In January 1986, Ronald Reagan marched into a meeting of his economic advisory board and let off steam about inflation. “I used to pay $50 for a suit,” he fumed. “Now $50 will hardly get it cleaned.” By way of a culprit, Reagan fingered the idea of fiat currency — currency that is not backed by gold or some other commodity, and that can therefore be printed at will, in unlimited quantities. “Is it possible for mere human beings to decide how much money should be put out?” he wondered. The way the president saw things, the remedy to inflation was to go back to a simpler time, when money was gold and mortals could not manipulate it.

If Reagan’s nostalgia about the gold standard was curious, the survival of this sentiment in 2019 is even more baffling. From the vantage point of the 1980s, the Federal Reserve’s feckless response to the stagflation of the Ford and Carter years was still a recent memory. From the perspective of today, in contrast, the Fed has a remarkably good record in delivering price stability. Yet the absence of a malady has not stopped Reagan’s successor from hankering for a cure. “Bringing back the gold standard would be very hard to do, but, boy, would it be wonderful,” Donald Trump ventured in 2016. “We’d have a standard on which to base our money.”

Now Trump appears ready to nominate Judy Shelton, an advocate of the gold standard, to serve as one of the seven governors on the Federal Reserve Board. Unlike the last two candidates in whom Trump seemed interested, Shelton already holds a Senate-confirmed job — she is U.S. director for the European Bank for Reconstruction and Development — so her path to confirmation may be easier. And although Shelton’s lone vote would not alter Fed policy, her elevation would give voice to a maverick perspective, encouraging other gold believers — such as Sen. Ted Cruz (R-Tex.) or Sen. Rand Paul (R-Ky.) — to speak up more freely.

Shelton makes two arguments for the gold standard. She suggests that tying the dollar to the more or less fixed supply of precious metal would prevent the Fed from conjuring money out of thin air. Yet the past decade has witnessed a momentous experiment in monetary conjuring, and the verdict is in. Without the Fed’s prodigious “quantitative easing,” the economic recovery after the 2008 crisis would have been even more sluggish. Meanwhile, the alleged downside of QE — a surge in inflation — has failed to materialize.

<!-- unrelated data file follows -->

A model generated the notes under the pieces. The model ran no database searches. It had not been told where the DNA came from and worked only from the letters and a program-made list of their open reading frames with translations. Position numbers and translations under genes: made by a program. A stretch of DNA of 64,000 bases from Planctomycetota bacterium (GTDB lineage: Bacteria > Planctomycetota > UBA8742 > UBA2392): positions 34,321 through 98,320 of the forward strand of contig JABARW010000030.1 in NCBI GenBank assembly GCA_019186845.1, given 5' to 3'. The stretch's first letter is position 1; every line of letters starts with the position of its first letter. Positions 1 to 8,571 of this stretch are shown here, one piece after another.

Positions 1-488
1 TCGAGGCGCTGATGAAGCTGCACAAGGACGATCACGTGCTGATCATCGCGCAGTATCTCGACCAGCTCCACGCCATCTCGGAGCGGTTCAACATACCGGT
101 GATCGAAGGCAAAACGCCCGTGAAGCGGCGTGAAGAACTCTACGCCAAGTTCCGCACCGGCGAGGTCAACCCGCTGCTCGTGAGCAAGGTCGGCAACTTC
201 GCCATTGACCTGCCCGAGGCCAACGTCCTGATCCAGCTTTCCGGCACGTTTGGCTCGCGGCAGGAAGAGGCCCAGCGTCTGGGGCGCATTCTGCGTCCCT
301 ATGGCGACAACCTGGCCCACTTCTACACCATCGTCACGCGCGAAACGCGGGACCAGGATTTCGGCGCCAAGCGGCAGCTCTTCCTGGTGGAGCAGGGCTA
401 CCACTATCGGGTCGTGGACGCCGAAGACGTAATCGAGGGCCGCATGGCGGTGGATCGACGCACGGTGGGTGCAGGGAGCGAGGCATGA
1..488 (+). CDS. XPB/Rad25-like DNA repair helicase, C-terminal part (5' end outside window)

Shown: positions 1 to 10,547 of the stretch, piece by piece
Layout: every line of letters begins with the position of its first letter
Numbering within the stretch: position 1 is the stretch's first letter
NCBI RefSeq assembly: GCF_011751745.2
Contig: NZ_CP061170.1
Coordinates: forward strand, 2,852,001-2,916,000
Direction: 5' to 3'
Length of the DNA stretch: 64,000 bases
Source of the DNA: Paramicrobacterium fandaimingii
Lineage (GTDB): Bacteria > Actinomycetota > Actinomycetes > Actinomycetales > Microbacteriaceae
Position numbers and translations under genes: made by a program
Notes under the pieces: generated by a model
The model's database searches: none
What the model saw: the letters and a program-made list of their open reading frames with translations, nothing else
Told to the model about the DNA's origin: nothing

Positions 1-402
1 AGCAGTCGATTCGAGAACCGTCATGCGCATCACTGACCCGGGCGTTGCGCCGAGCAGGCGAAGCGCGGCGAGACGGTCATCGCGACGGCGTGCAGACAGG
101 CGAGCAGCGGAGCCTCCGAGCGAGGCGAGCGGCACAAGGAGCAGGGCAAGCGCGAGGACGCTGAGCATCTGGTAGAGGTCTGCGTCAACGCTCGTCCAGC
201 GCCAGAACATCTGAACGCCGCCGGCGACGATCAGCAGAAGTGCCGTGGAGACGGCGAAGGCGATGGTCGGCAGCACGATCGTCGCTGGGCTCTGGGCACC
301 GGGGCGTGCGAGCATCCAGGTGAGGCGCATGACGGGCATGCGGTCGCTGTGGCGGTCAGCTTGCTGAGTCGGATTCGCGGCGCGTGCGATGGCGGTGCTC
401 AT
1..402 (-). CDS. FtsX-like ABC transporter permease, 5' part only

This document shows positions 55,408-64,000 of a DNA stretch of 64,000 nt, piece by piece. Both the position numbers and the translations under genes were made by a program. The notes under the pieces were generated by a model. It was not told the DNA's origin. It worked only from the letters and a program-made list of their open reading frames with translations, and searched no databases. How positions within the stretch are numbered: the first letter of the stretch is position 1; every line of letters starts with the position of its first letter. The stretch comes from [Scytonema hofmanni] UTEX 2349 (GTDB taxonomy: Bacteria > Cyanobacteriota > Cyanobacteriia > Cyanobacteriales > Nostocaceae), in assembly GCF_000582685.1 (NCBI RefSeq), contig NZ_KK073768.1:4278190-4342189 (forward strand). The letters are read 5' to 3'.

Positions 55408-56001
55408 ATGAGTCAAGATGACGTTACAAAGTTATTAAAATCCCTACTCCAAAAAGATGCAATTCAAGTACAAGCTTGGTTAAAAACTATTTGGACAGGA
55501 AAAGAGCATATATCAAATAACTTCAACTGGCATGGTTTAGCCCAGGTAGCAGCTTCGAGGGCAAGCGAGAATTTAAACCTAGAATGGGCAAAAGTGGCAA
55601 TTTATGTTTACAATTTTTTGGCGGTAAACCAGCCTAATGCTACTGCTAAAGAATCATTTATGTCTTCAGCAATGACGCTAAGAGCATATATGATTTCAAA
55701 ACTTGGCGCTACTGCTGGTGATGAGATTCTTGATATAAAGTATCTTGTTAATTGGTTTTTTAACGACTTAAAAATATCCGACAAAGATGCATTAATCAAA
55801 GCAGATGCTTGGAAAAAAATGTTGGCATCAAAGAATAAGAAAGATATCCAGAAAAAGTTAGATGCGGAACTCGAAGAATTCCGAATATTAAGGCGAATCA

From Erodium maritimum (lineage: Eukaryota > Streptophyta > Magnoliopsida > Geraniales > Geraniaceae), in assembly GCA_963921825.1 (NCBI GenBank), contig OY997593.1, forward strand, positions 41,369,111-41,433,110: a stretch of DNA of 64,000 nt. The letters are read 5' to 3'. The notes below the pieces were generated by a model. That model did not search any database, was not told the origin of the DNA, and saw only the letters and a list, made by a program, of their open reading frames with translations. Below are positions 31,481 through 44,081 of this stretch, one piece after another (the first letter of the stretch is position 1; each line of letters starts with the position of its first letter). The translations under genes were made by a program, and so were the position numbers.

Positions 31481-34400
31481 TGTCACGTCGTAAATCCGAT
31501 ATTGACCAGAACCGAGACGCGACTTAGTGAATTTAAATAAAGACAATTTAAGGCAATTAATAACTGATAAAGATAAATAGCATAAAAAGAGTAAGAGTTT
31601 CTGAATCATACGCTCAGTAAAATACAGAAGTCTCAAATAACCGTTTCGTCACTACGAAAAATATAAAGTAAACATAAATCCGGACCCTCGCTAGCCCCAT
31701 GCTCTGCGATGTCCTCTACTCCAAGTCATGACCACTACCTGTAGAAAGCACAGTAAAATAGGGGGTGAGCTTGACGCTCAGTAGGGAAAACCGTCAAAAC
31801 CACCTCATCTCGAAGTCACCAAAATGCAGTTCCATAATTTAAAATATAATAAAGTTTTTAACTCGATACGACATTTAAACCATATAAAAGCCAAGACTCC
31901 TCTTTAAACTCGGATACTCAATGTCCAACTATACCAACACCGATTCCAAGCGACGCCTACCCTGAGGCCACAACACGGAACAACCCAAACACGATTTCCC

Second, Shelton argues that a global monetary system tethered to gold would prevent currency manipulation, thus putting trade on a fairer and more level playing field. But, also in the past decade, the main reason to worry about currency manipulation has vanished. In 2007, China’s current-account surplus stood at a whopping 10 percent of gross domestic product, strong evidence that its currency was undervalued. In 2018, China’s surplus was down to less than 1 percent of GDP, implying that the renminbi is fairly valued. Today, the big economy with the most significant surplus is Germany. But Germany can hardly be said to be manipulating its currency because it doesn’t have one. Along with 18 other countries, it uses the euro.

Other commentators, including the former Fed chairman, Alan Greenspan, have advanced moral reasons to believe in a gold standard. Paper dollars are IOUs from the government, and we are willing to hold them because we believe that the government will have revenue to pay us back. But this belief is founded on the ability of the government to compel payment of taxes: The dollar’s ultimate backing, the 37-year-old Greenspan wrote, is “the muzzle of the gun of a government bureaucrat.” This logic is faultless, but you have to be an extreme libertarian to care. If you don’t think governments have a right to collect taxes, you had better live in a space colony.

Proponents of the gold standard also like to say that it will discipline bankers. In the days of the 19th-century gold standard, the government could not print money to bail out lenders, so improvident financiers were properly punished during crises. Believing that such salutary lessons might have prevented Wall Street’s 1929 bust, the youthful Greenspan condemned the creation of the money-printing Fed as “one of the historic disasters in American history.” But the moral hazard generated by bailouts is far less costly than the damage created by contagious panics. As Fed chairman, the mature Greenspan was celebrated on the cover of Time as the rescuer in chief of the global financial system.

Money is an abstraction, a political confection, a set of castles built on air. No wonder it makes people feel queasy. Gold is tangible, immutable, somehow reliable and real; there will always be people who believe in it. But the truth is that modern central banking is one of those elite inventions that generally works. The gold standard has given way to the PhD standard, and we are all the better for it.

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